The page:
The Presidential Daily Brief


  1. tourist tibilisi shutterstock 635590139

    Russian Expats Weather Georgians’ Anti-Moscow Anger

    Russians living in Georgia are finding life awkward after a visiting Russian politician’s speech to Georgian legislators sparked unrest in Tbilisi last month. Many have settled in Georgia despite lingering tension over Russian troops occupying two breakaway Georgian regions. While it’s uncomfortable seeing placards cursing their nationality, these expats say Kremlin warnings of anti-Russian hostility are exaggerated and explaining one’s love of Georgia to folks back home can be even more intimidating.

    Are Russian tourists still visiting? The Georgian mountains and wine are a major draw, but tourism is expected to drop following a flight ban imposed by Russian President Vladimir Putin.

    OZY serves up a delicious Georgian snack.

  2. megan rapinoe and rose lavelle after world cup victory erik n nelson

    Americans Win Record Fourth Women’s World Cup Title

    The U.S. Women’s National Team dominated the Netherlands, 2-0, to take home America’s second straight and record fourth global soccer title in France. Outspoken Megan Rapinoe, who earned the Golden Boot for tournament goals and assists, made the first point on a penalty kick in the 61st minute, while Rose Lavelle drove up the center to score again eight minutes later. The Dutch side earned their second-place standing, keeping USA scoreless longer than any other opponent.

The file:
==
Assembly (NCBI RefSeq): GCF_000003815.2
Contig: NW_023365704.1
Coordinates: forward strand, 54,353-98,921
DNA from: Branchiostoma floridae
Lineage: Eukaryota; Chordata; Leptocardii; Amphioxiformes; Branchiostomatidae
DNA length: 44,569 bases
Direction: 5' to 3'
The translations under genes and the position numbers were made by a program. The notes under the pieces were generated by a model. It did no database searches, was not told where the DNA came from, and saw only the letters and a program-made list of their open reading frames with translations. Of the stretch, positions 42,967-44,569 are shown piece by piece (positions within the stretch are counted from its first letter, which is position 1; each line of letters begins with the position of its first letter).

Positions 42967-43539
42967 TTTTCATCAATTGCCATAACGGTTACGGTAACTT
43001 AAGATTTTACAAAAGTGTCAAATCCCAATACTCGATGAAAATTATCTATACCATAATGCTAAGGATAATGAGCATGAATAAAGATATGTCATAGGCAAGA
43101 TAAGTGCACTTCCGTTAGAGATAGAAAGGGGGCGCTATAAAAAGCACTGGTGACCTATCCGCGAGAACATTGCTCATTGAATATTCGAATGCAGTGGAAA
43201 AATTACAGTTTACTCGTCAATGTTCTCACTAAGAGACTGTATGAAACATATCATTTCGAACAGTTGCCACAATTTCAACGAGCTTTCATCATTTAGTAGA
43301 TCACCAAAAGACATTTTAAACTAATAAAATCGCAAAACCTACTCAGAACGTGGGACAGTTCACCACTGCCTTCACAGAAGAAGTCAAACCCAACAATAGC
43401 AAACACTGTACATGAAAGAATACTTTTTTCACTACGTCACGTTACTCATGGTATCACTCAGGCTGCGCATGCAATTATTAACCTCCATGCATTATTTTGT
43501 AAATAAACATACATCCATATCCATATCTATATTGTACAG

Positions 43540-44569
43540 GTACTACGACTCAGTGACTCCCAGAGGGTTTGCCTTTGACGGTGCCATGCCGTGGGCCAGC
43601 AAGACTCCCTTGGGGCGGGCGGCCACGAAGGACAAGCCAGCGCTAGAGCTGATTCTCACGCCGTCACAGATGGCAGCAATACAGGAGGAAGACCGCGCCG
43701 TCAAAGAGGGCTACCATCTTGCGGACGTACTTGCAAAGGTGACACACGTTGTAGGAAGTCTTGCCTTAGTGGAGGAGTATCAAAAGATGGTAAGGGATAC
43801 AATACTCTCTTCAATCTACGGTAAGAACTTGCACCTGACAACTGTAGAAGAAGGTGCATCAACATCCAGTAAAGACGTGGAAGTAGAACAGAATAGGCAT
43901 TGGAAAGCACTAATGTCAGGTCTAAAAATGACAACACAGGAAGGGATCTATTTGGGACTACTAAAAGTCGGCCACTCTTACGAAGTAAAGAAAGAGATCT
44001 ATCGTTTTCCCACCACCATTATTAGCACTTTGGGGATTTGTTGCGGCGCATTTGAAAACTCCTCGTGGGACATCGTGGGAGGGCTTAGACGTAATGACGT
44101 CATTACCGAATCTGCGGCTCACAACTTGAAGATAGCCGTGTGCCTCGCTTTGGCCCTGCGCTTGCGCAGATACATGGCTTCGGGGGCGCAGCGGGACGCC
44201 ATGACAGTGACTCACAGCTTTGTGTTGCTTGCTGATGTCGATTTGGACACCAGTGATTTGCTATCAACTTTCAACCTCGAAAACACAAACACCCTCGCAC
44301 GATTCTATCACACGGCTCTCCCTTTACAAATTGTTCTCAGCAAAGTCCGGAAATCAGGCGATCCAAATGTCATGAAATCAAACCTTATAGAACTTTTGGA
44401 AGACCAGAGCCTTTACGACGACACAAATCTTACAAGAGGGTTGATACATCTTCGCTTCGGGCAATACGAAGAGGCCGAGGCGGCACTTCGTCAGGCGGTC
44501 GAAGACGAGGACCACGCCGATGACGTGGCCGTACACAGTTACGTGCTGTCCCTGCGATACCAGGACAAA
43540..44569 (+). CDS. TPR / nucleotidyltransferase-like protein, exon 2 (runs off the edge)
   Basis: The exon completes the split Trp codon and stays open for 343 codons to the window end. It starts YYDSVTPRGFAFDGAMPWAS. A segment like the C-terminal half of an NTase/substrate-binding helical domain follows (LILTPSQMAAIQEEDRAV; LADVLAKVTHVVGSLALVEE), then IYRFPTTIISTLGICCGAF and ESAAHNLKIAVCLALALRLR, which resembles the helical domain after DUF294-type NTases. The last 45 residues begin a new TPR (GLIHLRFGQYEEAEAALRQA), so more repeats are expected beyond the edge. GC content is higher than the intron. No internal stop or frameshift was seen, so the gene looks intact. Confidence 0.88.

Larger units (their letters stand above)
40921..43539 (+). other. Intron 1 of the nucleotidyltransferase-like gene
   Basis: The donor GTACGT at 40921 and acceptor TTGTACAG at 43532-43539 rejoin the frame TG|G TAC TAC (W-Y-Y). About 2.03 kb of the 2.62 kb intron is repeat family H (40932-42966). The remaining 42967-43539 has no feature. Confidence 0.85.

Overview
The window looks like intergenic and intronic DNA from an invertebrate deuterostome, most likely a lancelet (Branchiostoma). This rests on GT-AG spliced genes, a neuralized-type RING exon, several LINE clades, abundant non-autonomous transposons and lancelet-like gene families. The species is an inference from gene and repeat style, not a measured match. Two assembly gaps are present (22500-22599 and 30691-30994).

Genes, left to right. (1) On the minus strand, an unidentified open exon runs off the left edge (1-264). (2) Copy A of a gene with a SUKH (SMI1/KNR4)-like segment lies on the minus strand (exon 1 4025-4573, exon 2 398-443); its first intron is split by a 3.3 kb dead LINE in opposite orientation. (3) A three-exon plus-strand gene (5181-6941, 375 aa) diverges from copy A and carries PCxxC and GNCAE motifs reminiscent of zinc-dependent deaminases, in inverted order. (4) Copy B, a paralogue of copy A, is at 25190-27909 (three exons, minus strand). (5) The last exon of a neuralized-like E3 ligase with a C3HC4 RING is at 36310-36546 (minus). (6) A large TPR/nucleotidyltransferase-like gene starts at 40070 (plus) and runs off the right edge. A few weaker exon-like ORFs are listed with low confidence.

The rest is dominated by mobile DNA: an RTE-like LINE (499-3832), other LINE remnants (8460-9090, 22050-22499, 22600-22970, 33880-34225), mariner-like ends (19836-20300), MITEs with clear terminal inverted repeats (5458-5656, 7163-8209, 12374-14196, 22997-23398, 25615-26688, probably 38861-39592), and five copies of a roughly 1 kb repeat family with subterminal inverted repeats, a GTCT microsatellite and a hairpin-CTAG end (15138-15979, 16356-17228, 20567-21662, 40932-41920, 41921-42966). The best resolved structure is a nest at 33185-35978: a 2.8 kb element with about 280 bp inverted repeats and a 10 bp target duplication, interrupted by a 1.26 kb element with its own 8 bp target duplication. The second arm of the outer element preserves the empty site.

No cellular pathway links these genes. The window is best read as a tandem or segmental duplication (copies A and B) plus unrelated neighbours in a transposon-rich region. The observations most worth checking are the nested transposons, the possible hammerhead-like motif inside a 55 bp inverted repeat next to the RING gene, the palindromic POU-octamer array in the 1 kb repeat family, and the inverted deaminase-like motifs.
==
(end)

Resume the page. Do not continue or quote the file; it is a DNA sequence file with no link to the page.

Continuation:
What now? Fans in the Stade de Lyon chanted “Equal pay!” after the victory, supporting team members, who receive far less than male national players, in their lawsuit against U.S. Soccer.

  3. bushehr nuclear power plant tansim news agency 4point0 international license

    As Iranians Cross New Nuke Line, France Seeks Talks

    Iran is publicly breaking yet another nuclear fuel processing limit — today enriching uranium above “low” 3-4 percent levels allowed in its 2015 six-nation agreement. U.S. President Donald Trump withdrew from that pact a year ago and reimposed sanctions on Tehran, which announced in May it was enriching uranium to the point where it had stockpiled more than allowed.

    Where could this lead? The uranium hasn’t come close to amounts or purity to make weapons the accord sought to preclude. But it’s another step toward cancelling the deal, a prospect that’s spurred French President Emmanuel Macron to begin a new dialogue with Iranian officials.


  4. jeffrey epstein mug shot palm beach county sheriffs department crop

    Feds Arrest Billionaire Jeffrey Epstein on Sex Charges Again